adjustments, it is simpler to create a file with a list of
commands.
“File New  M-file”
(or use your favorite editor/text processor)
For example, put the commands for plotting soil temperature
into a file called scriptexample.m
45
Programming in MATLAB
 m-File scripts
Run the file by typing scriptexample
Soil Temperature
8
Morning
Afternoon
6
4
Soil temperature
2
0
-2
-4
-6
-8
-10
11
11.5
12
12.5
Time
13
13.5
14
46
Programming in MATLAB
 m-File scripts
MATLAB treats anything that appears after the % on a line as
comments and these line will be ignored when the file runs
% ------------------------------------------------------% scriptexample.m is to display soil temperature in the morning and
% the afternoon.
% -------------------------------------------------------
 The first contiguous comment becomes the script’s help
file
47
Programming in MATLAB
 m-File functions
 Functions are routines that are general and applicable to many problems.
 To define a MATLAB function:
 Decide a name for the function, making sure that it does not conflict a name
that is already used by MATLAB. If you give your function the same name as am
existing MATLAB function, MATLAB will use your function instead of its own.

Type help nameofyourfunction to see if a function with the same name already exists
 i.e. >>help c2f >>c2f not found.
 Document the function- comment lines which describe the function for other
users
 The first command line of the file must have this format:
function[list of outputs]=functionname(list of inputs)
…….
 Save the function as a m-file
 Call the function using the filename (not the function name). For this reason
they are generally the same but are not required to be.
48
Programming in MATLAB
 m-File functions
Consider an example to plot the piecewise defined
function:
x 2
if    x  0.5
F 
if 0.5  x  1
 0.25
49
Programming in MATLAB
 m-File functions
It is convenient to have a separate file which can do a
specific calculation.
function [F]= eff(x)
% Function to calculate values
% Input x
% Output F
for i=1:length(x)
if x(i)<0.5
F(i)=x(i)^2;
else
F(i)=0.25;
end
end
50
Programming in MATLAB
 m-File functions
 To evaluate this function, a main program is needed. This main
program provides input arguments
% Main program, use function: eff.m
x=-1:0.01:1;
plot(x,eff(x));
grid
xlabel('x');
ylabel('F');
title('The Piecewise Defined Function:');
51
Programming in MATLAB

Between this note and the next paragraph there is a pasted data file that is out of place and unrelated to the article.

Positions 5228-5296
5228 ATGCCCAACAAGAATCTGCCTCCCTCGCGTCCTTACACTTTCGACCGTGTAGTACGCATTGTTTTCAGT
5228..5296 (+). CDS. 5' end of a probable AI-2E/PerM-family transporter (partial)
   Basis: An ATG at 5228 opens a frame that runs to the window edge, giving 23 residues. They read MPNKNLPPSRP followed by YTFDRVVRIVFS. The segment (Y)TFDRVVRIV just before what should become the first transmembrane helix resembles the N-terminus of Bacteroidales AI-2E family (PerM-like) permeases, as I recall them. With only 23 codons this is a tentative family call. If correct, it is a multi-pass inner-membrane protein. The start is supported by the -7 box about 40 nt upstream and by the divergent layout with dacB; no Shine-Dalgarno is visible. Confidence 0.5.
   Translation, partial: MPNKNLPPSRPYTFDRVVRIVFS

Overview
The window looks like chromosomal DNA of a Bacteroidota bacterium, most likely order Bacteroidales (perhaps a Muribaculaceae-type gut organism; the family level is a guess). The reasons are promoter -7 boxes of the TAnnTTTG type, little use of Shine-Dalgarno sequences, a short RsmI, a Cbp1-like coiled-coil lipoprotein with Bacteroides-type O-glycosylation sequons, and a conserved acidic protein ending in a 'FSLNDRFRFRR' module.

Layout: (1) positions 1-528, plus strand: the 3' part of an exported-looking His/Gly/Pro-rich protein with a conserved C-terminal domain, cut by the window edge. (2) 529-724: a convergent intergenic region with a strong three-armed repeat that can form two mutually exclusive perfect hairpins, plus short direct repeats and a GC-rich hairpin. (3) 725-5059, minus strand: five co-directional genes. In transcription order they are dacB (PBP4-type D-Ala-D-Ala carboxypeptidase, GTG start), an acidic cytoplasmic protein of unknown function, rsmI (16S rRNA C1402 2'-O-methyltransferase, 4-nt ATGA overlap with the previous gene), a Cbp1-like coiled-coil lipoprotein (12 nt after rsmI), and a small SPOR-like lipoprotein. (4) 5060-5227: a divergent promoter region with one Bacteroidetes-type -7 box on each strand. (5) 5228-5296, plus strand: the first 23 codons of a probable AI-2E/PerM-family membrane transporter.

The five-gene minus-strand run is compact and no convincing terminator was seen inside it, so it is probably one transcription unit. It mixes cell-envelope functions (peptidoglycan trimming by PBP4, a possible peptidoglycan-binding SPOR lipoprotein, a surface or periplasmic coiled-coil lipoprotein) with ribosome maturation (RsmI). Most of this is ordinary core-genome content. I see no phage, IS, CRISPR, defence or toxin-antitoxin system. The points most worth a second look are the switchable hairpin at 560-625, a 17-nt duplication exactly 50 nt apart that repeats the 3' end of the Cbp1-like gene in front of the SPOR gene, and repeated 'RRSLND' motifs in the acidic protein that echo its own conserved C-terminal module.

 m-File functions
Run the main file
The Piecewise Defined Function:
1
0.9
0.8
0.7
F
0.6
0.5
0.4
0.3
0.2
0.1
0
-1
-0.8
-0.6
-0.4
-0.2
0
x
0.2
0.4
0.6
0.8
1
52
Programming in MATLAB
Create a program!
• Download the data and programs
•
•
•
(http://its2.unc.edu/divisions/rc/training/scientific/ )
Navigate to the appropriate directory
Create a new file
Check to make sure the names you want to save your file and
function don’t already exist as MATLAB functions
53
Programming in MATLAB
Create a MATLAB program and function! (program shown in 2 columns)
%%MATLAB program to plot and convert soil
temp
figure;
close all;
clear all;
title('Soil Temperature and Moisture in
North Carolina');
clc;
xlabel('Time (hrs of a day)');
load soilData.mat;
ylabel('Degrees Farenheit, % Moisture
Content');
%assign the variables
Tc=soilData(:,1);
moist=soilData(:,2);
%create time variable
time=(1:1:24)';
%convert the soil temperature from Celsius
to Fahrenheit using a function
plot(time,Tf,'k',time,moist,'b.');
legend('Temperature','Moisture');
%save the plots and the data
h=figure(1);
saveas(h,'soilPlot','jpg');
saveas(h,'soilPlot','fig');save testData.mat
Tc Tf moist time;
Tf=c2f(Tc);
%plot the data
close all;
54
Programming in MATLAB
Create a MATLAB function!
%converts celcius to farenheit
%Tc = temperature in degrees Celsius, Tf = temperature in degrees Fahrenheit
function [Tf]=c2f(Tc)
Tf = (9/5).*Tc+32;
end
55
Programming in MATLAB
Run the program!
• Press type MATLABplotSoilData in the command
window or press Run!
Can be used to debug your program
56
Programming in MATLAB
Results!
• Soilplot.jpg (jpg file- portable and transferable)
• Soilpot.fig MATLAB figure file, you can edit this at a later time!
57
Using MATLAB on the
computer Cluster
 What??
• UNC provides researchers and graduate students with
access to extremely powerful computers to use for their
research.
• Kure is a Linux based computing system with >1,800 core
processors
 Why??
• The cluster is an extremely fast and efficient way to run
LARGE MATLAB programs (no “Out of Memory” errors!)
• You can get more done! Your programs run on the cluster
which frees your computer for writing and debugging
other programs!!!
 Where and When??
• The cluster is available 24/7 and you can run programs
remotely from anywhere with an internet connection!
58
Using MATLAB on the
computer Cluster
 HOW?? Overview of how to use the
computer cluster
• 1. Get an account
• 2. Log into the cluster using and transfer
your files using a SSH client
• 3. Navigate to the location where your file is
stored
• 4. Type bmatlab <myprogram.m>
• 5. You will receive an email from LSF stating
the outcome of your job
59
Using MATLAB on the
computer Cluster
 Overview of how to use the computer cluster
• A detailed explanation including screenshots are on the next
slides